It it is okay to wear the gown the right way for your annual exam - open to the back just like you would in any other office.  I believe it helps make one of life's pesky days a little easier.

Now if I just blog some etiquette beliefs about colonoscopy, Wal-Mart, and bars the world would be fine once again.  

****please forgive all run on sentences, grammar errors, and mis-spellings****

Monday, August 17, 2009

The Surgeon has surgery.

I was recently advised by my brilliant boyfriend that I was actually an okay writer and should consider a blog.   Here is my attempt to show you how I see the world and entertain you with the life that I am blessed to lead.

Let's start with the reason I actually have two minutes to do this.  Three days ago I had a laparoscopic cholecystectomy.  Yes, I am a 30 year old ob/gyn resident and had pesky gallstones that at random moments in my life caused a burning pain (like a small spewing volcano in my right upper quadrant) to other times causing nausea and vomiting that for the most part lasted less than one hour at a time.   Then the pain came with nausea and vomiting and lasted 10 hours and then 5 hours and so on and well you don't look very professional in a shirt hugging a trash can crying in pain.  So that is how we got to today.

It was very different to be in the backless drafty gown and not scrubs in my base hospital.
My only previous surgery prior to this was my wisdom teeth extraction in graduate school.  I walked to the surgery center from my apartment.  I was then yelled at by the receptionist because I didn't have x-rays as they had not been sent over by my dentist.  I started crying, cried all the way to get new x-rays, and didn't stop crying until they gassed me to help me relax.  My roommate picked me up and I was eating egg drop soup that night.  

I was very worried about crying before this surgery much like I did when I had my wisdom teeth out.  But for those who were working in the ER Tuesday, I was kind of out of tears from my visit then.  It is very scary to be alone in a city 8 hours from family, 12 hours from your boyfriend, and be sick, surgical sick.  I cried from the moment I left my rotation on Tuesday until hours after I arrived in our ER.  It is amazing how much you can work yourself up.  I cried about not knowing how I was going to get home that night after IV narcotics, I cried about missing work and other residents having to work harder, I cried about crying in front of the staff in the ER, I cried because I thought the ob/gyn residents would not know I was in the ER until the workup was done, but thanks to gyn ER consults, they were all there to see me getting wheeled in from ultrasound.  I cried some more.  I cried because nausea returned despite IV meds.  Then they gave me IV phenergan and I woke up the next day at 11am with no tears.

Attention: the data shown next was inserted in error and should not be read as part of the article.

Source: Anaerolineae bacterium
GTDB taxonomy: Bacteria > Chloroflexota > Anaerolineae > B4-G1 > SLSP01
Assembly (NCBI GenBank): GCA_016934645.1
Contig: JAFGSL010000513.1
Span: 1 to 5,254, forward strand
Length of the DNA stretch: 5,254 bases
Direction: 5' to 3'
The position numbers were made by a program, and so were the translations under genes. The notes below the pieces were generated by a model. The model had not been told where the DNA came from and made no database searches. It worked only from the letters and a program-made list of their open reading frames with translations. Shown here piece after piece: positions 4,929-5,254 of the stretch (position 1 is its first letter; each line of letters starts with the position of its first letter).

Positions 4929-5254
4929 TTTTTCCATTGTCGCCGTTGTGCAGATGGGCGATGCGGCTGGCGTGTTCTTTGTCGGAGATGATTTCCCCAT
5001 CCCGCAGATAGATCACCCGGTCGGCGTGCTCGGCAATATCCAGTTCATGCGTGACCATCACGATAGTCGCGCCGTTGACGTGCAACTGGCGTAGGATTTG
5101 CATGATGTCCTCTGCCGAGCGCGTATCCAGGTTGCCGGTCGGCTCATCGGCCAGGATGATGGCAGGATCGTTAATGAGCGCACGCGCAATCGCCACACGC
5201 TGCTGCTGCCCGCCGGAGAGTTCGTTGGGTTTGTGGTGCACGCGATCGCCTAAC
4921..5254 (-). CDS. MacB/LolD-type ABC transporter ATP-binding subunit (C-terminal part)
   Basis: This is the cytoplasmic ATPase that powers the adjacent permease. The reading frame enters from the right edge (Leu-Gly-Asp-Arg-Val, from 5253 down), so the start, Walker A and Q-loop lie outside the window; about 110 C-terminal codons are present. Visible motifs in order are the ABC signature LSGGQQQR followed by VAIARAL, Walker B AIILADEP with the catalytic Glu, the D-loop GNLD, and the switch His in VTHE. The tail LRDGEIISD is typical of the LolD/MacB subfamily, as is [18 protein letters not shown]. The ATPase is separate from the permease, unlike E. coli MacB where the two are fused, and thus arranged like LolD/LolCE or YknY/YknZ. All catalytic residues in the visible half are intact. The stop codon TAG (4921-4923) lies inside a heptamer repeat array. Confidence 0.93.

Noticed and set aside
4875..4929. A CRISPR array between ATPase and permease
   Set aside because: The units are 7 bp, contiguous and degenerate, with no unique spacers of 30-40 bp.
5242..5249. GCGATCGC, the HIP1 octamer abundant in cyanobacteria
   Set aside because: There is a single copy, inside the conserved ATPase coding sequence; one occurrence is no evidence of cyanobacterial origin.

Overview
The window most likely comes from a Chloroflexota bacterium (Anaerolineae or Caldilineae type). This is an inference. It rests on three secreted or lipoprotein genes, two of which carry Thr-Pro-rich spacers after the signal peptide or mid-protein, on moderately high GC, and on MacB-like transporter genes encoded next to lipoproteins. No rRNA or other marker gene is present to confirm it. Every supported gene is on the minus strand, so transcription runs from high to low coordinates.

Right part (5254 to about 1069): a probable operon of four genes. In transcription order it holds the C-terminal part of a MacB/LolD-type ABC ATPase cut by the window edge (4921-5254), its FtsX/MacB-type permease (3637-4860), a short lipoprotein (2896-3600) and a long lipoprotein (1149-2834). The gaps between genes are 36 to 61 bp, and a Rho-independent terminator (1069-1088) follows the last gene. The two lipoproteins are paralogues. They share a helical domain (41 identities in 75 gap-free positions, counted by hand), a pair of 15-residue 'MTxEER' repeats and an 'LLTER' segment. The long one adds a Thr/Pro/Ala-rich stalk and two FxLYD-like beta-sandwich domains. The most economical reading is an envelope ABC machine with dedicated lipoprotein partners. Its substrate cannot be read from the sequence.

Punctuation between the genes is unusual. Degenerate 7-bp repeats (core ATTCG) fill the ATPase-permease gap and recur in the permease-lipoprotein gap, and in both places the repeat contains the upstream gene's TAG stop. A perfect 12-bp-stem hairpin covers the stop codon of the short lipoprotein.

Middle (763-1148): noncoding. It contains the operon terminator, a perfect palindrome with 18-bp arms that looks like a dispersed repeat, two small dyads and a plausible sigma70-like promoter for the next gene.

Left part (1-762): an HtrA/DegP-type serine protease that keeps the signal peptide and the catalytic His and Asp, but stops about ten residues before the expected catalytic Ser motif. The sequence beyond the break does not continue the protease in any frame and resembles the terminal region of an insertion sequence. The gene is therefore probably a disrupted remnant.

So with the help of a little pill bottle and a box of anti-nausea butt rockets I made it to Friday where I was surrounded by the most comforting people in the pre operative area (my fellow residents, my attendings, and the OR staff, faces that I have seen daily for the past 2 years and 2 months).  And I did not cry... That I know of. 

And then it all gets a little fuzzy... I had refused all drugs to the point of being wheeled back to the OR.  I wanted to meet my anesthesia provider before I was given something that would alter my memory.  I meet her, and she hugged me, gave me a warm blanket, and then I woke up in recovery with no pain, no nausea, and for a long time couldn't lift my limbs.  I was a little concerned that they didn't do surgery because nothing hurt.  The surgeon came by and said it went well, and all my friends appeared again as blurry faces but I remember them.

I don't know if other people even wonder how they acted when they woke up, but I do.  Everyone says "oh you were fine" but I wish I could have seen for myself and know that I treated them as well as they treated me.  And that perhaps I did not say anything too silly.  And then in the back of my mind I think, did I feel a bit of gas before going in but all this wondering makes we weary.     

After being awake, there were still a few things to take note of.  
You might forget to breathe with one Percocet.  
Looking at photo albums is helpful for remembering to breathe, but the tripping on narcotics part was a little wild and perhaps Daniel, I need to take another look at those Africa pictures. 
Naps in the lounge are always fun.
Yogurt is always a good dinner.

You know that dream where you show up to work naked.... yeah.  I think this counts as living it.
My favorite part about the whole day was getting my clothes back.

At this point in time, if I had another gallbladder to spare, I would do it again.